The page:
Elements of Pure Economics. Or, The Theory of Social Wealth.

WALRAS Léon (1954.)

£375.00  [First Edition]

Available to view at our Curzon Street shop.

Translated by William Jaffé. First edition in English. 8vo. 620 pp. Original turquoise cloth, spine lettered and ruled in gilt, dust jacket (some faint partial offsetting to endpapers, some very light foxing to spine panel of jacket, otherwise a near fine copy). London, Published for The American Economic Association and The Royal Economic Society by George Allen & Unwin, Ltd.

'Walras' Elements of Pure Economics was monstrously neglected everywhere despite his indefatigable efforts to get the book noticed. That was in part because Walras set himself a task that went beyond Jevons and Menger, his co-discoveres of marginal utility theory, namely, to write down and solve the first multi-equational model of general equilibrium in all markets. In addition, Walras went far beyond Jevons in employing a mathematical mode of expression, and this was enough to scare off most of his contemporary readers. But whereas Jevons and Menger are now regarded as historical landmarks, rarely read purely for their own sake, posthumous appreciation of Walras's monumental achievement has grown so markedly since the 1930s that he may now be the most widely-read nineteenth-century economist after Ricardo and Marx, particularly since the translation of Elements into English in 1954' (Blaug).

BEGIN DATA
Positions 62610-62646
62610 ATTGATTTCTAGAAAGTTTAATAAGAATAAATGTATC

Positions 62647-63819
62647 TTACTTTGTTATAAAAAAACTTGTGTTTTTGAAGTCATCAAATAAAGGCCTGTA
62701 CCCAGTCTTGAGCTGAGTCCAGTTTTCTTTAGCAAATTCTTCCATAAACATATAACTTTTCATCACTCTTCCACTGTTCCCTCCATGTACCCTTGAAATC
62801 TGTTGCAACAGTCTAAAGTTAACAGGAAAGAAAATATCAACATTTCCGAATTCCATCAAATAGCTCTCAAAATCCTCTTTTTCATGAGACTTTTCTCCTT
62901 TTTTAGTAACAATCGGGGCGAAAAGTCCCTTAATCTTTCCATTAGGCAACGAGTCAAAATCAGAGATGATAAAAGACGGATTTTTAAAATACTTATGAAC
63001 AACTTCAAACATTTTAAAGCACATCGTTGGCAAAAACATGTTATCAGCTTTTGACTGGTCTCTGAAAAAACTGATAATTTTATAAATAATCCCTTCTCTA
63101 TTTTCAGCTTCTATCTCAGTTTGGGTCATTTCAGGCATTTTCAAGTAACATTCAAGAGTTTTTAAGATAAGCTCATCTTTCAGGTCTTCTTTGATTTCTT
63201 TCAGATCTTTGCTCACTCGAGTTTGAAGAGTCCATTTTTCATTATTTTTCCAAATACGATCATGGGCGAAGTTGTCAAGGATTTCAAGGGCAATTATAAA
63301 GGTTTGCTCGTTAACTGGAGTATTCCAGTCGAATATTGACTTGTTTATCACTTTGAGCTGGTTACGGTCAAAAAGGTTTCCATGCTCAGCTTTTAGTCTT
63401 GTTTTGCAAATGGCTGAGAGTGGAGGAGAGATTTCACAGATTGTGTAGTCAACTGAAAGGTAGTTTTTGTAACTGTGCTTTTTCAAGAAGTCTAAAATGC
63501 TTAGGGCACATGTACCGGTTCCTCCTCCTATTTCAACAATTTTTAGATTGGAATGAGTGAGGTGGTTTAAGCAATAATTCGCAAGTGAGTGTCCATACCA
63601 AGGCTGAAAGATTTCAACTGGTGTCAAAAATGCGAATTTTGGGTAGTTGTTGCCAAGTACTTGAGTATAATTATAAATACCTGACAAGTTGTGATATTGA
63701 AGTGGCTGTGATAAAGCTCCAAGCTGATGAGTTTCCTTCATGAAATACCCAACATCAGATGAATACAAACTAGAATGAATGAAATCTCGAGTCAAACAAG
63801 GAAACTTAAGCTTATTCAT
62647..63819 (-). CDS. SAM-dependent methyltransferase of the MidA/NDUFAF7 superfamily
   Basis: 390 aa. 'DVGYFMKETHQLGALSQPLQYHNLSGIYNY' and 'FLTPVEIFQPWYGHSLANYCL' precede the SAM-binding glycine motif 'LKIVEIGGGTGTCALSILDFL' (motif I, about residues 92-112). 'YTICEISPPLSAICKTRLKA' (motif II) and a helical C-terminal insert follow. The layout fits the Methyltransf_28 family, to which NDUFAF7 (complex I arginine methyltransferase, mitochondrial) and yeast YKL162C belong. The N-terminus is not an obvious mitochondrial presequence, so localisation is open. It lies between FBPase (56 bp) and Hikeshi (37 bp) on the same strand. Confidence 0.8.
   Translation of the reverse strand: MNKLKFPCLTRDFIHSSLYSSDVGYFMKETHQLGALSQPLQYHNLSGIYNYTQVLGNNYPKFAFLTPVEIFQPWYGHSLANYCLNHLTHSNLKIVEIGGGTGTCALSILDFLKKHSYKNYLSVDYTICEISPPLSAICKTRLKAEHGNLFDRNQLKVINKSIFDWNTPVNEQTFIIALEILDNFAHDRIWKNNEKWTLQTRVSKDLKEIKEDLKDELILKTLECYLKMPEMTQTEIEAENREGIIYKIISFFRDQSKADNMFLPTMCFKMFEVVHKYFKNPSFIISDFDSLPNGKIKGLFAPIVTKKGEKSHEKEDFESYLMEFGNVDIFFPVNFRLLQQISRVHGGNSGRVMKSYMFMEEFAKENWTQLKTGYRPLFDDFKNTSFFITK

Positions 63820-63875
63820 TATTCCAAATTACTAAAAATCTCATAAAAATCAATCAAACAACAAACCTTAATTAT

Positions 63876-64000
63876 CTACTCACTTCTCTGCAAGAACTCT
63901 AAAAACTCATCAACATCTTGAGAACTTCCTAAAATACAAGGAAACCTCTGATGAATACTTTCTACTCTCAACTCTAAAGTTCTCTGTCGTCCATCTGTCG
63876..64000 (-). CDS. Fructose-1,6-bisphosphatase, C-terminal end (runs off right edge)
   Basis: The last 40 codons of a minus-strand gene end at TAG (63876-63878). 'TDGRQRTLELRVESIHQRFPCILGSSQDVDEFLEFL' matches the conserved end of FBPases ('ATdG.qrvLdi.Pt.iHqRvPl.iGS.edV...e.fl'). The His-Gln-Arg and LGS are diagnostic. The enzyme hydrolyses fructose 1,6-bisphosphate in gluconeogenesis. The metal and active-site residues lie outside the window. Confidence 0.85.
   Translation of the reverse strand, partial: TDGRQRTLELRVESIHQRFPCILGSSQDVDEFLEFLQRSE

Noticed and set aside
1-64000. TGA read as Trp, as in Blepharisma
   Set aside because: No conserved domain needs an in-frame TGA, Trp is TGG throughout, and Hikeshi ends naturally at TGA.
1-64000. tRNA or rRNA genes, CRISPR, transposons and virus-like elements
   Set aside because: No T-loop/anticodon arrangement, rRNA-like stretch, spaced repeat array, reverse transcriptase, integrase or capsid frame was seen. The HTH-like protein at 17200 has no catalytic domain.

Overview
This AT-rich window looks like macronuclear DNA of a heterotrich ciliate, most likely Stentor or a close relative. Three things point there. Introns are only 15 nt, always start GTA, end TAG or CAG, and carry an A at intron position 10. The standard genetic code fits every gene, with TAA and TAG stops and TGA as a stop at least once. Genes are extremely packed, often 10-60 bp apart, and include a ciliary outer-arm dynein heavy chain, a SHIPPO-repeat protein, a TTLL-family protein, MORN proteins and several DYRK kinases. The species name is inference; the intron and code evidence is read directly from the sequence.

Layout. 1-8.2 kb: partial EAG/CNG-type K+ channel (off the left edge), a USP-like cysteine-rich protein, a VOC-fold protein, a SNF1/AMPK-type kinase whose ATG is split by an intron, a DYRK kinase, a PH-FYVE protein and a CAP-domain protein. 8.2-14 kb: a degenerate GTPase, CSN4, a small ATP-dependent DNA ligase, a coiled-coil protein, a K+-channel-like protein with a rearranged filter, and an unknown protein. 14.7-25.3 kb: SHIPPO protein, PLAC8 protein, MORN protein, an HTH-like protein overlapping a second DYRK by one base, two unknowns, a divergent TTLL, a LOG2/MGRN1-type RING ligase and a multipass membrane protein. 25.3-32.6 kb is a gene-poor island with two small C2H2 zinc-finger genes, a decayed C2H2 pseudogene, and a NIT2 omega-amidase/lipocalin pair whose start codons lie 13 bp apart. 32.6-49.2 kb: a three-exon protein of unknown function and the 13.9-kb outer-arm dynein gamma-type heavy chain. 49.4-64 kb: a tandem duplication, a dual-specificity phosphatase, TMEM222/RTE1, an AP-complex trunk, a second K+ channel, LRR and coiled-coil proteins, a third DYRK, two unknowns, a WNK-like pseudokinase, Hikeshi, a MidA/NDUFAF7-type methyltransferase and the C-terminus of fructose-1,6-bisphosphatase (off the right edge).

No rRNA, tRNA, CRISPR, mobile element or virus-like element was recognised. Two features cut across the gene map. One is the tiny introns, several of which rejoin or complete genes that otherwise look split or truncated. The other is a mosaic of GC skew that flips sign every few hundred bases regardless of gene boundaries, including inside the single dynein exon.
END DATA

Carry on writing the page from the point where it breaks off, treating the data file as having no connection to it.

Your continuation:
'Walras' two-part Elements of Pure Economics (1844-77) was monstrously neglected everywhere despite his indefatigable efforts to get the book noticed. That was in part because Walras set himself a task that went beyond Jevons and Menger, his co-discoveres of marginal utility theory, namely, to write down and solve the first multi-equational model of general equilibrium in all markets. In addition, Walras went far beyond Jevons in employing a mathematical mode of expression, and this was enough to scare off most of his contemporary readers. But whereas Jevons and Menger are now regarded as historical landmarks, rarely read purely for their own sake, posthumous appreciation of Walras's monumental achievement has grown so markedly since the 1930s that he may now be the most widely-read nineteenth-century economist after Ricardo and Marx, particularly since the translation of Elements into English in 1954' (Blaug).

Schumpeter would proclaim that 'As far as pure theory is concerned, Walras is in my opinion the greatest of all economists' (quoted in Blaug, Great economists before Keynes, p. 264).

Stock Code: 239642

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